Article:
Caha v. United States - 152 U.S. 211 (1894)
U.S. Supreme Court
Caha v. United States, 152 U.S. 211 (1894)
Caha v. United States
Argued January 15-16, 1894
Decided March 5, 1894
152 U.S. 211
The District Court of the United States in the District of Kansas had jurisdiction over a prosecution for the crime of perjury, in violation of the
provisions of Rev.Stat. § 5392, committed in what is now the Territory of Oklahoma before the passage of the act creating that territory, although the indictment was not found until after the passage of that act.
Within the scope of Rev.Stat. § 5392, local land officers, in hearing and deciding upon a contest in respect of a homestead entry, constitute a competent tribunal, and the contest so pending before them is a case in which the laws of the United States authorize an oath to be administered.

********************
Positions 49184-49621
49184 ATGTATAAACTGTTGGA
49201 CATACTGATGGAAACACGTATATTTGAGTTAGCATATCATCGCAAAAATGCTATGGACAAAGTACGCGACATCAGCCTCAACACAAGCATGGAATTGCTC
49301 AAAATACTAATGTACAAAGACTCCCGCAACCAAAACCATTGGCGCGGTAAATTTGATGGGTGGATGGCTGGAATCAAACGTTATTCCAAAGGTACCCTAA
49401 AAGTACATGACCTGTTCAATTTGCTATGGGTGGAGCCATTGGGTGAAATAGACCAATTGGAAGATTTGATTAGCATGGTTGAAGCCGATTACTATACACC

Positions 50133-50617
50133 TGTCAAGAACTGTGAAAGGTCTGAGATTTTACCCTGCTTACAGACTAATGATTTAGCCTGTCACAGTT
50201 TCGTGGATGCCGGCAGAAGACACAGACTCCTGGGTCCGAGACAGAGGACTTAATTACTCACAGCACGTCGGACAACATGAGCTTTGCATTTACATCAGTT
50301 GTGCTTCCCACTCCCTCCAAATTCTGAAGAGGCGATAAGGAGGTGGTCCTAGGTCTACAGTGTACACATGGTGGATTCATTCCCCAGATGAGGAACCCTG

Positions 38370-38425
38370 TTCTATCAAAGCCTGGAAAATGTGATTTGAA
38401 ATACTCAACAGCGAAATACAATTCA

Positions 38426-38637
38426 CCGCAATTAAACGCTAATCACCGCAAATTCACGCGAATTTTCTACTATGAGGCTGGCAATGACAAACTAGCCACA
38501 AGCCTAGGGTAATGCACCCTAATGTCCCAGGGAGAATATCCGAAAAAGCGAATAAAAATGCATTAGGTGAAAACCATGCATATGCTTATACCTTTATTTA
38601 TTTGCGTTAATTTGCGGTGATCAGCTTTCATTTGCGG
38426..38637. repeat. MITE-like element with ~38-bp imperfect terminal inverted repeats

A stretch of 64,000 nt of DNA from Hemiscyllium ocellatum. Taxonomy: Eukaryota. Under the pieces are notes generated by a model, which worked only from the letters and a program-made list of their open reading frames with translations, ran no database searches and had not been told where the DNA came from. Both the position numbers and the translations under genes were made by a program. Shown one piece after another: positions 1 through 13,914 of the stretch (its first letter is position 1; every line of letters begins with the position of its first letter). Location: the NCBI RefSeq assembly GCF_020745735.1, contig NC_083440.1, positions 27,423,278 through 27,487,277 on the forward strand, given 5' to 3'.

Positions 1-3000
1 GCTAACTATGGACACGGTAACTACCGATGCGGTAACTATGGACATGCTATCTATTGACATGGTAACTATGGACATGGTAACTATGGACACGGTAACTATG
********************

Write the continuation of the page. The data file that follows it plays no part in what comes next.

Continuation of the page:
False swearing in a land contest before a local land office in respect of a homestead entry is perjury within the scope of Rev.Stat. § 5392.
The courts of the United States take judicial notice of rules and regulations prescribed by the Department of the Interior in respect of contests before the Land Office.
Wherever, by the express language of any act of Congress, power is entrusted to either of the principal departments of government to prescribe rules and regulations for the transaction of business in which the public is interested and in respect to which they have a right to participate and by which they are to be controlled, the rules and regulations prescribed in pursuance of such authority become a mass of that body of public records of which the courts take judicial notice.
The case is stated in the opinion.